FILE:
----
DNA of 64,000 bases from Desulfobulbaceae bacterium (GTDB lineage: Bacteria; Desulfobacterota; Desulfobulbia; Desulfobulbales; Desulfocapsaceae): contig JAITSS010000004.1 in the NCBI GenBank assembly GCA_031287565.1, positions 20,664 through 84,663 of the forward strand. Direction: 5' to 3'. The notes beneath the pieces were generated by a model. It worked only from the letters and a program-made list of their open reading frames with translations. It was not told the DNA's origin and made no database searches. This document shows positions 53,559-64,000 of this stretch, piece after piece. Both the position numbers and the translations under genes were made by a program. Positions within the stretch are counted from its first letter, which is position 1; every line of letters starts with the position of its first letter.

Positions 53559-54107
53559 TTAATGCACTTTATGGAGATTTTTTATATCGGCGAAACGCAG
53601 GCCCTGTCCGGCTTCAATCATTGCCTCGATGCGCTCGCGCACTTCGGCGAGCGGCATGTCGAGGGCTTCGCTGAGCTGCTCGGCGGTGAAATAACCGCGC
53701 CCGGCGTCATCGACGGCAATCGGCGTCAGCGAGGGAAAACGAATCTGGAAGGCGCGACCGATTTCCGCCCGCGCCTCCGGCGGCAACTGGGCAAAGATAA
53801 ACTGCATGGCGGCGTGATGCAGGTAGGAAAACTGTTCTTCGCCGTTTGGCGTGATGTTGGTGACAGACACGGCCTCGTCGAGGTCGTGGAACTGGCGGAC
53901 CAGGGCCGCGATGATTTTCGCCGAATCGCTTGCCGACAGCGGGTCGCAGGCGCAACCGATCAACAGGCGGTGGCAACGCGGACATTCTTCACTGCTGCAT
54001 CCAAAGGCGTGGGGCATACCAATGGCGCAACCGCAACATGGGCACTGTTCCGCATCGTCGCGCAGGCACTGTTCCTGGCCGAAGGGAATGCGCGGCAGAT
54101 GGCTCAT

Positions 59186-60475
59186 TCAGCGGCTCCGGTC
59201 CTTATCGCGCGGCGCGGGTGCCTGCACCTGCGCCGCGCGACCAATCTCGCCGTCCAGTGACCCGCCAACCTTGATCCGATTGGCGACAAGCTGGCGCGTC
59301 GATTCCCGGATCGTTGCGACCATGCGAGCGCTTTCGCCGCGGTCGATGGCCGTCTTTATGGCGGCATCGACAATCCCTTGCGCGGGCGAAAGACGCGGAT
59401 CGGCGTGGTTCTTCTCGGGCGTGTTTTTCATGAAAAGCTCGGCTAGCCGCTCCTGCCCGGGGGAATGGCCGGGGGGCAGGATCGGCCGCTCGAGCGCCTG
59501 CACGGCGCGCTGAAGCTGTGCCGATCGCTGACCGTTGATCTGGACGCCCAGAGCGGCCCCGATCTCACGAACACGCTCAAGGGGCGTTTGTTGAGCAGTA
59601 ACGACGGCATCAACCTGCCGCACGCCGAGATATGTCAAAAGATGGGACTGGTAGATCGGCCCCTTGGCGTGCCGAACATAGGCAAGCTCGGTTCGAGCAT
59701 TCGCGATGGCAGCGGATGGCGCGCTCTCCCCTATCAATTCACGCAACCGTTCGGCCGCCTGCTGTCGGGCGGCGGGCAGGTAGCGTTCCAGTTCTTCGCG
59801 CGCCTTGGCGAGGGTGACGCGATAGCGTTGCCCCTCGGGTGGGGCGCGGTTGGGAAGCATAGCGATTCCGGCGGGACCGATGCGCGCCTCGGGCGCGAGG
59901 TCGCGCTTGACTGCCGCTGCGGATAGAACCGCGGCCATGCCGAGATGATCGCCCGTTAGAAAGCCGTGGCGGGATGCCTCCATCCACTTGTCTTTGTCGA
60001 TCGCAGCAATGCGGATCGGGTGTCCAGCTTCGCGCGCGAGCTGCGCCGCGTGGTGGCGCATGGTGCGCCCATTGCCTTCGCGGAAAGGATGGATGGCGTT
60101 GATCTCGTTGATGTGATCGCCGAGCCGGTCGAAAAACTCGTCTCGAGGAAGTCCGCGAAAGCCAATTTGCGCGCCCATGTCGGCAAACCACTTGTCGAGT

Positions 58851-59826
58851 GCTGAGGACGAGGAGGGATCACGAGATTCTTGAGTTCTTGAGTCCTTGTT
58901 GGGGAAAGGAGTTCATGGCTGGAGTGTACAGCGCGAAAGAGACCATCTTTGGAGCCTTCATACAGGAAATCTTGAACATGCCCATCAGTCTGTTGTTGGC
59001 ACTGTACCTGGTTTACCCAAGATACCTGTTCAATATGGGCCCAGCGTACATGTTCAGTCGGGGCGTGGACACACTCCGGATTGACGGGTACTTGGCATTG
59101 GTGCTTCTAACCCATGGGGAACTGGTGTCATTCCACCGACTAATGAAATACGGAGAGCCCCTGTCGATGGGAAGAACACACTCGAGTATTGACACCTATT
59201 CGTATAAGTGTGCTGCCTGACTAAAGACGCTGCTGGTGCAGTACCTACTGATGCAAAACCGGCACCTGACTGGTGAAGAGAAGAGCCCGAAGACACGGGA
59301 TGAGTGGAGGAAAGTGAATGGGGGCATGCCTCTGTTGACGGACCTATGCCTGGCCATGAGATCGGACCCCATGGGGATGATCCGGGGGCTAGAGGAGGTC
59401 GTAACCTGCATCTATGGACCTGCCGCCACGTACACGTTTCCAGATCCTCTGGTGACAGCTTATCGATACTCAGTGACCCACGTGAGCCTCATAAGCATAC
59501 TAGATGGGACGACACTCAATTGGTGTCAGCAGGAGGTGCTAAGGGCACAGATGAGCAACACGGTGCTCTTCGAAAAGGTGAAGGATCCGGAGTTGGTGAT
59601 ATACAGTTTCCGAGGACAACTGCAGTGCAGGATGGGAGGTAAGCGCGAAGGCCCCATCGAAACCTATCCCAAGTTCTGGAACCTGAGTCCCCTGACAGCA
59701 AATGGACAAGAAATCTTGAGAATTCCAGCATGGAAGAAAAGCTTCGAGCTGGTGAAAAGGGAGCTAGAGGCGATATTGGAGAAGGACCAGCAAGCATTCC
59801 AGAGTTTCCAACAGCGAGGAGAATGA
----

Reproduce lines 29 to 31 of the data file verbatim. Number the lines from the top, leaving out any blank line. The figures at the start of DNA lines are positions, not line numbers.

59401 GTAACCTGCATCTATGGACCTGCCGCCACGTACACGTTTCCAGATCCTCTGGTGACAGCTTATCGATACTCAGTGACCCACGTGAGCCTCATAAGCATAC
59501 TAGATGGGACGACACTCAATTGGTGTCAGCAGGAGGTGCTAAGGGCACAGATGAGCAACACGGTGCTCTTCGAAAAGGTGAAGGATCCGGAGTTGGTGAT
59601 ATACAGTTTCCGAGGACAACTGCAGTGCAGGATGGGAGGTAAGCGCGAAGGCCCCATCGAAACCTATCCCAAGTTCTGGAACCTGAGTCCCCTGACAGCA